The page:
A friend once said that the way to identify whether a song is good or not is when you have played it ten times you don't hesitate to play it an eleventh time. The terrible ones we know we don't listen to more than once. But what of the songs that get airtime with you of less than or equal to ten plays? We don't shun them but we don't pay much attention either. Money Monster is the film equivalent of such songs - you'll pay it some attention, but only so much.
The film has George Clooney playing Lee Gates, the egotistical and glib host of a loud and garish financial TV show called Money Monster. Following the nosedive of the share prices of Ibis, a company that Money Monster had assured was a safe bet just a few months earlier, he finds an unexpected guest on the sets. A broke investor (Jack O'Connell) turns up with explosives and takes the studio hostage insisting on an answer as to why his money was lost. Lee, and his super resourceful director Patty Fenn (Julia Roberts), try to defuse the situation which just keeps escalating.
This makes for a good thriller format. The writers do some good work, with the tension slowly building as the screenplay unfolds. They also manage to throw in some humour that actually makes you laugh. The director (Jodie Foster wielding the megaphone for the fourth time) shows a certain surehandedness required in thrillers. The claustrophobia in the studio (which is where much of the movie plays), the quick exposition on money in the digital age, the choreography of an on-street protest procession, and the parallel thread approach (because of the real time nature of the narrative) are all done competently.
The performances are as you'd expect them to be (although Clooney is a bit too polished for the cheesy material the rather colourful show needs). Julia Roberts, in particular, nicely enacts the kind of placid that is needed to play dead when a bear is sniffing at you. Jack O'Connell and Caitriona Balfe lend quite believable performances.
Indeed, Money Monster does salvage itself as a thriller. But not without slumping under its own weight. The material that this film bases itself on is too serious and too complicated for the rather offhanded approach accorded to it. Plot-wise, the films that come closest are Network (1976) and The Big Short (no Indian release) which work with the questions of media and money, but Money Monster demonstrates neither the insight nor the subtlety required for such content.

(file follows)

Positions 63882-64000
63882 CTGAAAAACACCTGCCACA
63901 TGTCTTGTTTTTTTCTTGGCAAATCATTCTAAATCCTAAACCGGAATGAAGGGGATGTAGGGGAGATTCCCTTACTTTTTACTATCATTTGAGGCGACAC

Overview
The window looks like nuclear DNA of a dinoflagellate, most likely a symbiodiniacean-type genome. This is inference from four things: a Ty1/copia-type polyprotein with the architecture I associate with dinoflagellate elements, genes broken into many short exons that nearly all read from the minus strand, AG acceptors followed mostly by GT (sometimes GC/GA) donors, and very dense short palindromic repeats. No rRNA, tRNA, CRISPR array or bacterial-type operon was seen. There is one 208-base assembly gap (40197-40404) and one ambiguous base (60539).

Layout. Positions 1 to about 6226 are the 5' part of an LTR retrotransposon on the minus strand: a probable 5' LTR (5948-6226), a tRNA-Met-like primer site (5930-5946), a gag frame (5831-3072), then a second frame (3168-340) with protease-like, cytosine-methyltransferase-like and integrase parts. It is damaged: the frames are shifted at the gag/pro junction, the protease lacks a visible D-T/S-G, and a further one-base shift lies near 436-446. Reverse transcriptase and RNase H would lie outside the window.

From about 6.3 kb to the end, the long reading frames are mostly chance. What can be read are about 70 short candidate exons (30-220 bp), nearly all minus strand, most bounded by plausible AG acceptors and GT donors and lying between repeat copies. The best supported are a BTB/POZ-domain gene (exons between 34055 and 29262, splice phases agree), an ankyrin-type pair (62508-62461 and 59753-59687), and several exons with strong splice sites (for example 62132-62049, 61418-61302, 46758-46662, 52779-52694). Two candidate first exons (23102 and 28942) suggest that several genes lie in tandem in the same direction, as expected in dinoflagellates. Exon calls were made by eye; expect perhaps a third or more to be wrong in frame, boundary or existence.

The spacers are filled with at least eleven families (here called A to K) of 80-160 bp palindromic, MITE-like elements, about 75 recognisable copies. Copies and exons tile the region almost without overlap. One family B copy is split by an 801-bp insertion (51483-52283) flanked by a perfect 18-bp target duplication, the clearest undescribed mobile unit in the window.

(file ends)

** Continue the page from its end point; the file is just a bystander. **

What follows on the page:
There are a number of missteps made. For instance, the TV show is intentionally made to be garish enough to be repulsive. Sure, they want us to loathe it, but the thing is that an actual TV show which thrives on public consumption is barely ever that loathesome on the face. The aesthetic is not the problem, the content is. That quality of being viscerally attractive yet intellectually repulsive is not something that can be easily brought out on film. Which is probably why Money Monster doesn't even try.
These are however lesser flaws - the biggest trouble with films like these is that they portray trouble as a big black snake in an otherwise white backdrop. While in reality trouble and evil are more of a many-headed Hydra spread all over in a grey premise making it extremely difficult to single them out, and practically impossible to eliminate. But the film takes an easy way out by giving us a villain to despise. Once we have the bad guy established, we move away from the real issue (which is almost always systemic). All we need is for this guy to take the blame.
It is the refusal to do such a simplification that gives a film like Eye In The Sky (Alan Rickman's last film appearance) a certain sublime quality. A quality that Money Monster cannot accord to itself (it tries but lets it go too easily).
At any rate, it becomes quite satisfying escapist fare. And that isn't exactly a bad thing. Like those songs you play a few times and forget, Money Monster holds your attention while you watch it, but you best leave it alone after that.